Vets shed light on brachycephalic dogs' health issues

The public’s interest in these flat-faced breeds has encouraged breeders to produce dogs with increasingly exaggerated features, without worrying about the consequences this entails on the dogs’ health or well-being. 

Irresponsible breeders, yes, but irresponsible owners too, who underestimate the serious welfare risks caused by brachycephaly. In fact, only 10% of owners spot brachycephalic-related health issues in their dog before speaking to the vet. 

Yet, breathing with stenotic nares (small, pinched, and narrow nostrils) is basically the equivalent of breathing through a straw. 

Brachycephalic dogs can suffer from the following health problems:

  • Breathing difficulties & chronic respiratory failure
  • Heat intolerance
  • Eye disease
  • Inability to mate or give birth naturally
  • Increased anaesthetic risks
  • Vomiting
  • Back pain & paralysis
  • Dental problems
  • Repeated skin infections (usually on the snout and around the tail)

Brachycephalic breeds are notorious in the veterinarian world for suffering from respiratory and digestive issues. In fact, vets say over half of flat-faced dogs they see need treatment for breed-related health problems.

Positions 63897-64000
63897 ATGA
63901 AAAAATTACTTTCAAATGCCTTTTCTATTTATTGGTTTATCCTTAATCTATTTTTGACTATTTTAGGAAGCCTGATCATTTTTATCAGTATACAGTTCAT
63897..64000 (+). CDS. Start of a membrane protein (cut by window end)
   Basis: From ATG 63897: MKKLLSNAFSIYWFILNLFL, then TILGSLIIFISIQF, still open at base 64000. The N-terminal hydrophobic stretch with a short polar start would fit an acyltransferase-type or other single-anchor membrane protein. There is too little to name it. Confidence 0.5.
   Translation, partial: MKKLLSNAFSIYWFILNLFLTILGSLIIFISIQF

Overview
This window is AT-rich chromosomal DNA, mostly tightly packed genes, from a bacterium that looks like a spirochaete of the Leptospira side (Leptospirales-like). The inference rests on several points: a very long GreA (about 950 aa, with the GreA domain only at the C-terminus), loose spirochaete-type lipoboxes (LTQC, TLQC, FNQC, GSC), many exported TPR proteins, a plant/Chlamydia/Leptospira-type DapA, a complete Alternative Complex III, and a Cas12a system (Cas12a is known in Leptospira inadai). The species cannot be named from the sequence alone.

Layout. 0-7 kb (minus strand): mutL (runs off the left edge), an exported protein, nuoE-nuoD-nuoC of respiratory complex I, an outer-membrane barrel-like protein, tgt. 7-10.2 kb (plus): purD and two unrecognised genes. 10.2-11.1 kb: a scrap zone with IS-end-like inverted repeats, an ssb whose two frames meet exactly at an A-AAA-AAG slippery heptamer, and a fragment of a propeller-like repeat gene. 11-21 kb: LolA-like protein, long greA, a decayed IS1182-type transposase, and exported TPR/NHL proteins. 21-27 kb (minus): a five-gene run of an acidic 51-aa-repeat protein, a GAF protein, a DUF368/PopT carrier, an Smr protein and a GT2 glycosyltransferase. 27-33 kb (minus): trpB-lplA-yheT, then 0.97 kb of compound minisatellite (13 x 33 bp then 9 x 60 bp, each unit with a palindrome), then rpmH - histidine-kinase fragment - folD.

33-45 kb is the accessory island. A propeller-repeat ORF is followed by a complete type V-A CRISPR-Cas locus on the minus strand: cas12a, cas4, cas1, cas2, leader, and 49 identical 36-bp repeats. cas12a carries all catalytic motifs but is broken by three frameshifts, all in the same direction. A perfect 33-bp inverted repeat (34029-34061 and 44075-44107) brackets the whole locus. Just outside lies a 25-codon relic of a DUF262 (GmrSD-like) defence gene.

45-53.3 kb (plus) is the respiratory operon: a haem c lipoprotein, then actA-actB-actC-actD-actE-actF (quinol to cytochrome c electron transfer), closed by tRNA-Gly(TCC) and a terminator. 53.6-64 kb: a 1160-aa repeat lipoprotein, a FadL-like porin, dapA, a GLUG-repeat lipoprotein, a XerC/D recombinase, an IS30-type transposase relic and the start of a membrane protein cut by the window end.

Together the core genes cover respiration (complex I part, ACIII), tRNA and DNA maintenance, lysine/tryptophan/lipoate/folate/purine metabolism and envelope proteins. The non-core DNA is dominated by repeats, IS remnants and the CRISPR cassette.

Brachycephaly is treatable, but only through costly and risky surgery. These operations involve the enlargement of the nostrils and the resection of the soft palate. What’s worse is that many Bulldog owners can’t afford the surgery, and their pets therefore end up in shelters; homeless because of their breed.

The same kind of costly and complicated surgeries also concern breeds with excessive skin, such as Shar-peis. Some Shar-pei puppies have to undergo a ‘facelift’ surgery in the first few months of their lives. Indeed, their skin is so droopy that it can completely impair their vision. 

Hypertypes don’t only occur in dogs though. Some cat breeds, such as Persians, and rabbits, such as Dwarf Rabbits, are also suffering from their own popularity.

Let's save our beloved breeds

For Pixie, it’s already too late. She’ll spend the rest of her life being surrounded by specialist dermatologists and surgeons. But it’s time to make a change to save all the others that will come after her.

English bulldog
The English bulldog ©Shutterstock